Coping with City Growth during the British Industrial Revolution

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Coping With City Growth assesses British performance with city growth during the First Industrial Revolution by combining the tools used by Third World analysts with the archival attention and eclectic style of the economic historian. What emerges is an exciting and provocative new account of a very old problem. The debate over Third World city growth is hardly new, and can be found in the British Parliamentary Papers as early as the 1830s, in treatises by political economists, and in the British Press. This book should change the way urban history is written in the future and influence the way we think about contemporary Third World cities.
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Editorial Reviews

From the Publisher
"Coping with City Growth is packed full of important research is an important piece of work that deserves to be read carefully by all scholars working on nineteenth-century British industrialization and urbanization." Journal of Economic History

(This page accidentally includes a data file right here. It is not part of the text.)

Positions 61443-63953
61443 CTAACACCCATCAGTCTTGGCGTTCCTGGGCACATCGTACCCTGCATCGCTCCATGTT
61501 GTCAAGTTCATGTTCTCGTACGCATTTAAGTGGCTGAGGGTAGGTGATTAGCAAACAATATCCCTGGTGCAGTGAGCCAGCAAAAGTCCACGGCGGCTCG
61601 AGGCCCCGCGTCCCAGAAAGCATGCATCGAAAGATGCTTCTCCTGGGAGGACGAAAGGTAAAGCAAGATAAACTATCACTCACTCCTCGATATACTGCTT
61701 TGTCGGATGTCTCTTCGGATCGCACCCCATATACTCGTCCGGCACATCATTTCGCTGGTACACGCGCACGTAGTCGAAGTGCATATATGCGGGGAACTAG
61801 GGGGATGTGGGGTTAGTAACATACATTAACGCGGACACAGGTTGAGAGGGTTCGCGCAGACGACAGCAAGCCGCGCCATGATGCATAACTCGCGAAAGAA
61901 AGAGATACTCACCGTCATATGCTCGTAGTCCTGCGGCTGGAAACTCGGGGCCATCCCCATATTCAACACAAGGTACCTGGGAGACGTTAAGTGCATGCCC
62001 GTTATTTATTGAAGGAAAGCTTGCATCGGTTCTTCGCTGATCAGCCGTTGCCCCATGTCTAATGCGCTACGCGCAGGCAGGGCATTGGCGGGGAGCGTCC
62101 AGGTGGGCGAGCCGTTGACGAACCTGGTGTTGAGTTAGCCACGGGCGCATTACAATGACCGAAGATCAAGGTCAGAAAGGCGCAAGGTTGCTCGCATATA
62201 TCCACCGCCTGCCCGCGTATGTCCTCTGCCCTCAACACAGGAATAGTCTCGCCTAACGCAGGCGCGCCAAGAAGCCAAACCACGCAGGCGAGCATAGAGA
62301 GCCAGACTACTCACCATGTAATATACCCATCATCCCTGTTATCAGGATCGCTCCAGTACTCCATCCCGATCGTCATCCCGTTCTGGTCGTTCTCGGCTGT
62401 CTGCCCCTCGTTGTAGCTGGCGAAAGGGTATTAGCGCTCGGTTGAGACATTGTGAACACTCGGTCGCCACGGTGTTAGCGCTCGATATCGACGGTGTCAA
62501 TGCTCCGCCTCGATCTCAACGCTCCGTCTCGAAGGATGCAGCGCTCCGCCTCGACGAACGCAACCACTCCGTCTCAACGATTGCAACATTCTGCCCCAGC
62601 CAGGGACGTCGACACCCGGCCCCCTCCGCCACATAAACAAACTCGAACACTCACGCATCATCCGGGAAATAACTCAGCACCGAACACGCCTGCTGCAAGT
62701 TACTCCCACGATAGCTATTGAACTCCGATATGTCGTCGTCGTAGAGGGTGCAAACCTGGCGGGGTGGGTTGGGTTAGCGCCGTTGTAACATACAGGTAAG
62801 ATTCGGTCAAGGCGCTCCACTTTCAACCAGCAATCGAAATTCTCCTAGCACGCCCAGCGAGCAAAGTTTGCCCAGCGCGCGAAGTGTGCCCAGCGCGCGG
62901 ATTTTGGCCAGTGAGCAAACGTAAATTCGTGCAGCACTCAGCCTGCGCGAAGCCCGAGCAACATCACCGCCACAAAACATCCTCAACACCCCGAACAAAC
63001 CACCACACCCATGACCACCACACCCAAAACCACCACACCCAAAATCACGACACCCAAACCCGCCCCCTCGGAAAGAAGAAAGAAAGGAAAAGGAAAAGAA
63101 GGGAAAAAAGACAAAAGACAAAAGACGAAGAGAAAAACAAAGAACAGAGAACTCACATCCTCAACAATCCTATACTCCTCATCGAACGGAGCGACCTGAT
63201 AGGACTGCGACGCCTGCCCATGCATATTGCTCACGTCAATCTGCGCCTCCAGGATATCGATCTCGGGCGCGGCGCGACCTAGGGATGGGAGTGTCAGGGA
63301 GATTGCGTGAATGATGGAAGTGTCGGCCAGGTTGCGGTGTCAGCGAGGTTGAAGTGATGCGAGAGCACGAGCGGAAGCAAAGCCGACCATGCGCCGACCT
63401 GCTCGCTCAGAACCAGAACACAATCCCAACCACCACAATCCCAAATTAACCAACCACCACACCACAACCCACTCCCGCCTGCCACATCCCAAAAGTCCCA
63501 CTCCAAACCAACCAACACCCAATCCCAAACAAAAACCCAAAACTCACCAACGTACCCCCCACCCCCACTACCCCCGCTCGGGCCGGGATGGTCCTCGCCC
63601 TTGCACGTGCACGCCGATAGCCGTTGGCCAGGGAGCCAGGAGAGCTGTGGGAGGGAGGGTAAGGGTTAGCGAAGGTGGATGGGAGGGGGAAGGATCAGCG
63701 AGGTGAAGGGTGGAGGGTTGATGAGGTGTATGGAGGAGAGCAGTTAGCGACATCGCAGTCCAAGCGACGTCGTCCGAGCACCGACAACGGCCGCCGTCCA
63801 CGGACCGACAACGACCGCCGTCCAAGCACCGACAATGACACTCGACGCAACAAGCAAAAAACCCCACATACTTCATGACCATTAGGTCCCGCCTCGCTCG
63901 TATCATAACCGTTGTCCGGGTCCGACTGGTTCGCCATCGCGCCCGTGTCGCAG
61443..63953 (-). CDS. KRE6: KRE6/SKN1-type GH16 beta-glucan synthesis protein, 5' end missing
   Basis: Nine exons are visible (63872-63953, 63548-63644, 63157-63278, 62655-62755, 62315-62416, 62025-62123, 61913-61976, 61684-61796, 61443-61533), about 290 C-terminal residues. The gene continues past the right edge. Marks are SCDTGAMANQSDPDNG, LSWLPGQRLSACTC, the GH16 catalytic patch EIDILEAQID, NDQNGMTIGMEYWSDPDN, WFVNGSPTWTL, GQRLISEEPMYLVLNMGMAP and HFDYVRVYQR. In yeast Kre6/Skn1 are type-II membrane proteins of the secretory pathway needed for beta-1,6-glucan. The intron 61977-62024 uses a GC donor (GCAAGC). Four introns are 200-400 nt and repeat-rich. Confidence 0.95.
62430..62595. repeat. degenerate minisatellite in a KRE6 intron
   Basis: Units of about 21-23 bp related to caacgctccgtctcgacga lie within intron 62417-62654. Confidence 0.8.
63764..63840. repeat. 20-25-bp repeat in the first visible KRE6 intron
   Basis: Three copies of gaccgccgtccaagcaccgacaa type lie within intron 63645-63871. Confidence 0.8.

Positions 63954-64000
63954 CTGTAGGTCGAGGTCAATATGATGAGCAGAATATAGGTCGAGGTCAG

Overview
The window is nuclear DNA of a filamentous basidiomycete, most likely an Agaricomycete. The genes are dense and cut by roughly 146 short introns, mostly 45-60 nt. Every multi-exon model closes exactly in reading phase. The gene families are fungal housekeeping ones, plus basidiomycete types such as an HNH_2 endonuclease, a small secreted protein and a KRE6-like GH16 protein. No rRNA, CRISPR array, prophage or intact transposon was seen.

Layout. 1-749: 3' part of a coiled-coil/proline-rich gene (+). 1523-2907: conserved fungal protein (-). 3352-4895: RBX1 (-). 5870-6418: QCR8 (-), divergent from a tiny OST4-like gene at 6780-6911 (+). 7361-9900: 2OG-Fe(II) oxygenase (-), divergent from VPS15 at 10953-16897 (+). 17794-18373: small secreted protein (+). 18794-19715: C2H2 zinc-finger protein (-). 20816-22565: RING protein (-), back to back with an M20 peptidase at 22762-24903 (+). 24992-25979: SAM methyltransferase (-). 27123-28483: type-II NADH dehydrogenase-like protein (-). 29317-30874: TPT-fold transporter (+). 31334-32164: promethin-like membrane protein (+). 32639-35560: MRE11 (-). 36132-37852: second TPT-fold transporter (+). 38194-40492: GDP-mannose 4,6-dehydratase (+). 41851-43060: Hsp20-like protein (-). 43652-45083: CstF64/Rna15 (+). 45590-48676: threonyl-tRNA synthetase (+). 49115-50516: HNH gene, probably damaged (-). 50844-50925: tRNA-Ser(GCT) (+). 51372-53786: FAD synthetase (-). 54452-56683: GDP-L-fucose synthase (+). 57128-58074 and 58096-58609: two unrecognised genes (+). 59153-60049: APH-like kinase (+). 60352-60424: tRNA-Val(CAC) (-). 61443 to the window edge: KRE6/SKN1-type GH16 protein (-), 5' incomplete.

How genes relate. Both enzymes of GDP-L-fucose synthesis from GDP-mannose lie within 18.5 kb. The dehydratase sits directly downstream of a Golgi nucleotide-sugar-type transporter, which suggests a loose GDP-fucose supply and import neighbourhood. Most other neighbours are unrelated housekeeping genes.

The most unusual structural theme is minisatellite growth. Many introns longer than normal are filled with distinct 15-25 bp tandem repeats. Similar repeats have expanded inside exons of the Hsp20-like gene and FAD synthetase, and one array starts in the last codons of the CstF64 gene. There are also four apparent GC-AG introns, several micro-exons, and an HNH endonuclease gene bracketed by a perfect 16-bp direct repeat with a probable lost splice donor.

"The methods of enquiry are ingenious and stimulating, and some of the proposed answers to specific questions deserve careful consideration....a work of such intelligence and ingenuity...." Victorian Studies

"He presents old questions in new ways, offers many interesting and innovative new answers, and provides an important work for both British historians and economists of the contemporary Third World. Scholars working on nineteenth-century British cities, as well as on such topics as public health and labor history, will be both informed and challenged by Williamson's study." Janet Roebuck, American Historical Review

" one can doubt the book's value in raising crucial questions about the British urban experience." Robert L. Fishman, Albion

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Product Details

  • ISBN-13: 9780521364805
  • Publisher: Cambridge University Press
  • Publication date: 5/25/1990
  • Pages: 365
  • Product dimensions: 5.98 (w) x 8.98 (h) x 1.18 (d)

Table of Contents

List of tables; List of figures; Acknowledgments; 1. Coping with city growth, past and present; 2. The urban demographic transition: births, deaths, and immigration; 3. Migrant selectivity, brain drain, and human capital transfers; 4. The demand for labor and immigrant absorption off the farm; 5. Absorbing the city immigrants; 6. The impact of the Irish on British labor markets; 7. Did British labor markets fail during the industrial revolutions?; 8. Did Britain's cities grow too fast?; 9. City housing, density, disamenities, and death; 10. Did Britain underinvest in its cities? References; Index.

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